Friday, May 07, 2004
There's a lot of talk these days about how both President Bush and John Kerry are raising record amounts of money from small donors. See for example this recent article by the Washington Post. The article profiles a formerly apolitical veteran who has given $100 to the President and an airline operations manager who not only has made a small contribution to John Kerry but has organized a $50-a-person fundraiser that she hopes will bring in up to $10,000. Some small donors are giving straight to the candidates, but others are giving to political parties, or outside groups like MoveOn.org.
This surge in small donors, spurred by strong feelings about our current president and the fact that the race is so close, is a good thing. It dispels the myth of reform opponents that it would simply be impossible for candidates to run their campaigns solely with the support of ordinary citizens. For democracy to flourish, citizens need to do more than vote. Getting involved through small campaign contributions, writing letters to the editor, wearing political buttons, and the like is part of the civic process.
But unfortunately, this historic rise in small donor participation has been more than offset by increased giving by the fat cats. According to analysis by the United States Public Interest Research Group, in the first quarter of this year, presidential contestants raised almost half of their funds in contributions at or above $1000, up from 31% in the 2000 race. Nearly a third (29%) of candidates' individual contributions came in the maximum amount of $2,000. So, the bankers and oil company execs have even more say than the rest of us than they did before. This rise in large donor fundraising is no doubt also spurred by the closeness of the election, but large donors can now play an even bigger role in presidential politics due to the doubling in contribution limits in the 2002 Bipartisan Campaign Reform Act.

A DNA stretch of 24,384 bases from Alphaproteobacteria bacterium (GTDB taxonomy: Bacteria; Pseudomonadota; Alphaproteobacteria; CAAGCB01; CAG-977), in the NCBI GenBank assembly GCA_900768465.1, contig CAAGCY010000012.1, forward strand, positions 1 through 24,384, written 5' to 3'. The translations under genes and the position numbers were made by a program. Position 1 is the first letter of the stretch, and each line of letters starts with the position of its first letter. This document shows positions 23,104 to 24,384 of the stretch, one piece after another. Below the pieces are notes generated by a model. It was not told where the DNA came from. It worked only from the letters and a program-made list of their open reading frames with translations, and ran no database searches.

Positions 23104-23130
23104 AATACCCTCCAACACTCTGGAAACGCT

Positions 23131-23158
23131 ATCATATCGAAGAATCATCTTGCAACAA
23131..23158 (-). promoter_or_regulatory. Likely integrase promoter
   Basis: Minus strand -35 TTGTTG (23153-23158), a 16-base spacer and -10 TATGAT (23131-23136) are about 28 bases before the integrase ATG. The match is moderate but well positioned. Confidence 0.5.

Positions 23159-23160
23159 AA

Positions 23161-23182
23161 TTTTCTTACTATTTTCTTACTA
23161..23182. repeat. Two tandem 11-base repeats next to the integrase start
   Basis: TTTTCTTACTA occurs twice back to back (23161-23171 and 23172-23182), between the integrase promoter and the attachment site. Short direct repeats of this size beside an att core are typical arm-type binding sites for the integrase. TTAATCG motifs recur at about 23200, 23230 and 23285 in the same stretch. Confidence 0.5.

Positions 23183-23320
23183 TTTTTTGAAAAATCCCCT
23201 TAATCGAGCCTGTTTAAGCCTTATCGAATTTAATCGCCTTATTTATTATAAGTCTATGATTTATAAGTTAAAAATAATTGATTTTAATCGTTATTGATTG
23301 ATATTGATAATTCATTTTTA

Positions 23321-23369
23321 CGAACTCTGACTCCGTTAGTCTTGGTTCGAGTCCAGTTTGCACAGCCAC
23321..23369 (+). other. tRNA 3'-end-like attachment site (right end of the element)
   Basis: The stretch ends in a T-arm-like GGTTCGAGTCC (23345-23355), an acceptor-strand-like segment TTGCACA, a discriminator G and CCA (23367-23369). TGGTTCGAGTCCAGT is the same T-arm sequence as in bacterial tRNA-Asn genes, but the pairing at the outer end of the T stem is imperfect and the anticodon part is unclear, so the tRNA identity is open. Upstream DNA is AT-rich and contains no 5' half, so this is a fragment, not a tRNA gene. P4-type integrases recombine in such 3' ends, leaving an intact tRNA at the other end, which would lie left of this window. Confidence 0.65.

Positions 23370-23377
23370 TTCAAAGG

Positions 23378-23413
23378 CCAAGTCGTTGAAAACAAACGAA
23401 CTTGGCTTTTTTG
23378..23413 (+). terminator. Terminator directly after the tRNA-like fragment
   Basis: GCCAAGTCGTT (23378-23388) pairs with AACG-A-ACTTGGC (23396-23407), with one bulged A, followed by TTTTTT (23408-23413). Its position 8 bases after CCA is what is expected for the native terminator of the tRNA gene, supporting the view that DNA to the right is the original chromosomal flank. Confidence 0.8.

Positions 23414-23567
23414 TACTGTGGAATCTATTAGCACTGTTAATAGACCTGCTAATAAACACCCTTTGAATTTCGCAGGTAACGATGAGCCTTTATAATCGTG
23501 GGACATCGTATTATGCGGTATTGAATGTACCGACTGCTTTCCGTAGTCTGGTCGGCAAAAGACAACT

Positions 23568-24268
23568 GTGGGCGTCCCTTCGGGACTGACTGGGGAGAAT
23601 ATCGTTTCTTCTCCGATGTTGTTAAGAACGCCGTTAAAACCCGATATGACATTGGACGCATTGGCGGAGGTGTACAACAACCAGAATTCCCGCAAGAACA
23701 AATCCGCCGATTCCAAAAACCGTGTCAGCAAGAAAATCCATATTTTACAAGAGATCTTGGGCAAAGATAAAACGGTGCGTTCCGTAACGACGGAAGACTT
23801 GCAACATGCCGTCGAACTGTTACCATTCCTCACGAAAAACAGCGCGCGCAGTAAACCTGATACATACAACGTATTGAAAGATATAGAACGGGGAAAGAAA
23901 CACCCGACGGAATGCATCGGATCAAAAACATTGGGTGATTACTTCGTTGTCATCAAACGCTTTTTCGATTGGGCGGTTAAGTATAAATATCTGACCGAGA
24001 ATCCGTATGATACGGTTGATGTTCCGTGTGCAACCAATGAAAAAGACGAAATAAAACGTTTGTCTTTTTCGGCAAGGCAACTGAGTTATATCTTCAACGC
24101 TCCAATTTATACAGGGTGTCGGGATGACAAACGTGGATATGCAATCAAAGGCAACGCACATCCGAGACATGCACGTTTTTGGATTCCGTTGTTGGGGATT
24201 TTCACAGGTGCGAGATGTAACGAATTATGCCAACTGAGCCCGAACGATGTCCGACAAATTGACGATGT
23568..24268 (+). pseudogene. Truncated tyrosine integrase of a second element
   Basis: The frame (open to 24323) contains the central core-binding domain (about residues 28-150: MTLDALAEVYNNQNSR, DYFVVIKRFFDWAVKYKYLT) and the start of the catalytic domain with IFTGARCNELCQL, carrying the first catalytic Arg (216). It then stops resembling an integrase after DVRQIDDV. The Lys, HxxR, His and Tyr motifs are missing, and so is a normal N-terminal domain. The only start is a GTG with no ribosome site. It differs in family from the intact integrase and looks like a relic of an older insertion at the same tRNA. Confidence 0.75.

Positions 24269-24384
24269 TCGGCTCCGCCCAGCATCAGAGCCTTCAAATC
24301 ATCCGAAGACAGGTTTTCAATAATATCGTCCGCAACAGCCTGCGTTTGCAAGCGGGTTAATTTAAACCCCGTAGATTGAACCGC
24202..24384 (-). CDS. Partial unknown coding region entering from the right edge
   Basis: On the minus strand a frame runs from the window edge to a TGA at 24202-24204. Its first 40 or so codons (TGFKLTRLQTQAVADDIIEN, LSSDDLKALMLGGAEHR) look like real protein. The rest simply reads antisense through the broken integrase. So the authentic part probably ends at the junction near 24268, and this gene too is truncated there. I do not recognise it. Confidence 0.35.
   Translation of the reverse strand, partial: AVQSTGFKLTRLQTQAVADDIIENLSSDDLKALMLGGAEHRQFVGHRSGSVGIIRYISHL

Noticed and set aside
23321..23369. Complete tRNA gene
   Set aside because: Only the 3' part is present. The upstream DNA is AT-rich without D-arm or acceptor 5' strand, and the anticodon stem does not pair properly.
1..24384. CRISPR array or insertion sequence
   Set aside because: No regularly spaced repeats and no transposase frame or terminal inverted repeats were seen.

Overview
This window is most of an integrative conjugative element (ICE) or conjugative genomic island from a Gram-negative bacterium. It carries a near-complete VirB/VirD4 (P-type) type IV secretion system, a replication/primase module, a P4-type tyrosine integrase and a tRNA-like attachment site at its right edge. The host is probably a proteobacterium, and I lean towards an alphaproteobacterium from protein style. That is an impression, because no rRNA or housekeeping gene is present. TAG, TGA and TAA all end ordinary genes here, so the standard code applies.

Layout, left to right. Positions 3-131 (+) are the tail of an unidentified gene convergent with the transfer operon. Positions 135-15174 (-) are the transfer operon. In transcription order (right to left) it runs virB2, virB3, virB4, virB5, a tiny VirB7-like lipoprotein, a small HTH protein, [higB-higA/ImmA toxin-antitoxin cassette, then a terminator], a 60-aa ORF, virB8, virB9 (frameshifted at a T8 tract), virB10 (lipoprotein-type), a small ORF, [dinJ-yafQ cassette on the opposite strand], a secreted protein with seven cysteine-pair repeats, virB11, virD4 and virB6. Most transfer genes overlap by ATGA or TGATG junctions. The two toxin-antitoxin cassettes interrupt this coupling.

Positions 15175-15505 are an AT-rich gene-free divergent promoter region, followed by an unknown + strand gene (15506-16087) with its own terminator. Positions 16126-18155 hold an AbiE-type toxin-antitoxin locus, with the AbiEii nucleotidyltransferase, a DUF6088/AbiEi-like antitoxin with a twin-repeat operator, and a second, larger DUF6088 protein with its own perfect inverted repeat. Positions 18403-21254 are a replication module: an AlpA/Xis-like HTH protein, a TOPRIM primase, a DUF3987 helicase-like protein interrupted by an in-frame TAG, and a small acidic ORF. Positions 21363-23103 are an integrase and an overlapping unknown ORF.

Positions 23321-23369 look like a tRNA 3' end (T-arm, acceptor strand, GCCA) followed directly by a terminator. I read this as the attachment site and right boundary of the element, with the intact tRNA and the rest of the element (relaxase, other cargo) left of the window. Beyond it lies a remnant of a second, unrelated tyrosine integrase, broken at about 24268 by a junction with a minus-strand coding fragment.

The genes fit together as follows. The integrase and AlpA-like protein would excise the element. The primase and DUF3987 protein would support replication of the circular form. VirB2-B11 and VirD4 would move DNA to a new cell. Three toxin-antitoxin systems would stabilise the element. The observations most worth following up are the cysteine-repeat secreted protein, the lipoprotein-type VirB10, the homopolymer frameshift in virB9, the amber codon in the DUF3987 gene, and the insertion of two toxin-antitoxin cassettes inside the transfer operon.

So, let's embrace the good news. But, remember that while its good to see small money flowing into politics, we've still gotta get the big money out.
UPDATE: Here's a good editorial in the Albany Times Union that makes the same point:
Here's a reality check for all those who thought the McCain-Feingold campaign finance reform law would wring out the influence of money on elections: You couldn't be more wrong. But you're also in good company. All of the experts were wrong as well.